Our researchers have been investigating healthier swaps to fulfil those discretionary food desires. And it’s good news for your health.

Research shows the average Australian adult consumes more than twice the 2.5 daily recommended serves of discretionary foods per day. Discretionary foods, while high in energy, often lack a variety of nutrients. When your diet contains too many discretionary treats, it’s often at the cost of foods that meet your nutritional needs.   

The problem is we don’t always make our food choices based on our nutritional needs. What we choose to eat is often driven by our likes and wants. Discretionary foods have those all-important sensory properties that we love. Like those sweet and salty flavours and satisfying fatty mouthfeel, that readily come to mind when we ponder what to have as an afternoon or even at mealtimes. And there’s a reason for that.   

 Wired for satisfying desire 

There’s evidence we’re physiologically hardwired to seek out, and satiate hunger, with energy-dense foods. Reward pathways in the brain are geared towards gratification for consuming energy-rich foods. And we instinctively know which foods are high in energy because of their taste and mouthfeel. It feels good to consume those sweet, salty, and fatty foods because the brain rewards us through the release of feel-good chemicals such as dopamine.

It’s an ancestral hangover from our food scarce roots. Our distant ancestors may have survived food scarcity because of their preference for high energy foods, when available. But today we live in a world where energy-dense food is convenient and abundant. The mismatch has implications for our diet-related health. Rather than rewire the human brain, our researchers have come up with an innovative approach to trick your brain into eating healthy.  

Trick your brain into eating healthy by swapping baked goods (like this tray of croissants and tarts) for a mandarin.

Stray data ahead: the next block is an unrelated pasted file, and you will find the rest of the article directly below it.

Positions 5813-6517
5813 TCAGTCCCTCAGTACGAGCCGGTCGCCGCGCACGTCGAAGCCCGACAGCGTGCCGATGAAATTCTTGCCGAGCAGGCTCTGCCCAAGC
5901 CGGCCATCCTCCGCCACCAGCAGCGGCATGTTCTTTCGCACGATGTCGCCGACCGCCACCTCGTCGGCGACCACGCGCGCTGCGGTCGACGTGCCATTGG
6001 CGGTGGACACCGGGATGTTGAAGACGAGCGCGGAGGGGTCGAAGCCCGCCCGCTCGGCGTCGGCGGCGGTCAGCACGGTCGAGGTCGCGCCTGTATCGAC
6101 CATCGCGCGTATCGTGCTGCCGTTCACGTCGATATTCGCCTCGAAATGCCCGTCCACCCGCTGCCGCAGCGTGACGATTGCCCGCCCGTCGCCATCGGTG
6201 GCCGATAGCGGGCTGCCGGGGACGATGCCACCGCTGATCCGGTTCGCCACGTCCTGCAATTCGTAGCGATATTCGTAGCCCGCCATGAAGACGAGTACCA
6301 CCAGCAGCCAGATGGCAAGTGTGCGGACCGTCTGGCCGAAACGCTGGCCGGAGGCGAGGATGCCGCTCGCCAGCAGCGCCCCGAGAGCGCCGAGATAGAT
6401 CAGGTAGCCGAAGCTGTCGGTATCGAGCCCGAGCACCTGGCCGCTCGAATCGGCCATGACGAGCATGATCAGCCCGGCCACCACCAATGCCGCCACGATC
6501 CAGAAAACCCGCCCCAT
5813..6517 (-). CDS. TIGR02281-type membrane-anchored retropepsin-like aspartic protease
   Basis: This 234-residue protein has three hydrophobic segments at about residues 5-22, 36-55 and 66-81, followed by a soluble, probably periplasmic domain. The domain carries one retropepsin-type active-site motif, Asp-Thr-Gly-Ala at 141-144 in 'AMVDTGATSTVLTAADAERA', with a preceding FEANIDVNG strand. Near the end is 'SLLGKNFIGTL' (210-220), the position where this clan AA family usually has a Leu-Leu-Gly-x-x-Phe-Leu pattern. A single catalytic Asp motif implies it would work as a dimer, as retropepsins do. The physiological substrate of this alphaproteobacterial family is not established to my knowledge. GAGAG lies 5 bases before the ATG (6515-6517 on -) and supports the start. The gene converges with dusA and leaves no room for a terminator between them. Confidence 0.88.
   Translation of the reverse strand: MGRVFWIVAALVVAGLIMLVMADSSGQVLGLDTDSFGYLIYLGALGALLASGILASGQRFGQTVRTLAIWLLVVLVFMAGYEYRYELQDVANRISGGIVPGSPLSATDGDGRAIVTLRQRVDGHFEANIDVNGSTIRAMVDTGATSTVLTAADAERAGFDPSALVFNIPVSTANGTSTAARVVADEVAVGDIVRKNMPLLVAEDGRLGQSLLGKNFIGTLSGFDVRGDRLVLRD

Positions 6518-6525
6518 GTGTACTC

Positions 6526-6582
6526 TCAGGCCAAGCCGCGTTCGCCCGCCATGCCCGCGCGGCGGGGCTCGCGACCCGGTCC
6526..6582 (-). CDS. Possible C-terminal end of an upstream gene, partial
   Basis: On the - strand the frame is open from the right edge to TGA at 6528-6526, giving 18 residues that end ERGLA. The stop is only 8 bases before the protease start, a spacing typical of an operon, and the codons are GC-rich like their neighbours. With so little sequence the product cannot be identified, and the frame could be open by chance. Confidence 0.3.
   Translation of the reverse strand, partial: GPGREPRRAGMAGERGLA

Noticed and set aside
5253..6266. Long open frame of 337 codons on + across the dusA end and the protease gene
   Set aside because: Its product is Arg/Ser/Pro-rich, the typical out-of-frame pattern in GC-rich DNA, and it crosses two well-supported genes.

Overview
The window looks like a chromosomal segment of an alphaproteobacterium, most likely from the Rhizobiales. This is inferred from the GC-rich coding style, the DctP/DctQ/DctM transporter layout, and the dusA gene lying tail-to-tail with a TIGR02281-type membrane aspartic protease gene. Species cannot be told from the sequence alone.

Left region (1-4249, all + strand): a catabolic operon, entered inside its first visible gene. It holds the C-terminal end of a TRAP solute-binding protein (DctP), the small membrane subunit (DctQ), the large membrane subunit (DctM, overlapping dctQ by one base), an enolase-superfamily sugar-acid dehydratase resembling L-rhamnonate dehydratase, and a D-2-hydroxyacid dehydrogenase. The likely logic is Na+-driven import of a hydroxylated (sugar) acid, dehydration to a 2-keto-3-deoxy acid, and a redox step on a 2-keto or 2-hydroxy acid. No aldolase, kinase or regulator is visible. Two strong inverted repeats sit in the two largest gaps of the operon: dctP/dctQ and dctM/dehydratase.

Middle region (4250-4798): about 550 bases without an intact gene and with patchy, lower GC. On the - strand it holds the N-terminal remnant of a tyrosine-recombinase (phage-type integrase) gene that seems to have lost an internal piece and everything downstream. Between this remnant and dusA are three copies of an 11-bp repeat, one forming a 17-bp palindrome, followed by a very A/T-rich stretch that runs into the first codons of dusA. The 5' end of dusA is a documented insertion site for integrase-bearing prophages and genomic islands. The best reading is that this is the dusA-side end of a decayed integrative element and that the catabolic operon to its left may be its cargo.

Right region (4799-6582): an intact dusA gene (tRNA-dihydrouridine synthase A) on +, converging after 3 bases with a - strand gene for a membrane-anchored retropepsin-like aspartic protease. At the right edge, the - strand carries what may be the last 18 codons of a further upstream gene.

When you have a hankering for baked goods like muffins, a mandarin has a similar sweet hit and mouthfeel without added sugars.

Trick your senses for a win/win  

 In a bid to satisfy our desire-driven choices and meet our nutritional needs we have identified and designed a way to use nutrient-rich, sensory matched, food swaps. The team have identified core foods that are matched to similar sensory profiles of the discretionary foods we love. Using the swaps, you can trick your mouth and your mind with the same taste and feel. Satisfying your sensory hankerings while improving the quality of your diet.

The team used data from a panel of trained sensory experts, who assessed and rated the sensory characteristics of hundreds of discretionary foods and healthier core foods. They then matched that data to information in the latest national nutrition survey, which reports the discretionary foods Australians eat. The team then found healthier swaps, based upon similar salty, sweet, or fatty mouthfeel, for the discretionary foods we often eat.   

Take a look at some swaps:

Discretionary option   Core match   
Apple muffin (no icing)  Mandarin 
Soft drink  Flavoured milk  
Processed deli meat (like turkey slices) Canned tuna in oil, drained 
Milk chocolate, with dried fruits and nuts  Muesli with dry fruit, toasted or natural  
Potato crisps or chips  Rice cracker plain/biscuit savoury  
Lamington filled with jam and cream Date dried 
Muesli bar with fruit and nuts  Apple dried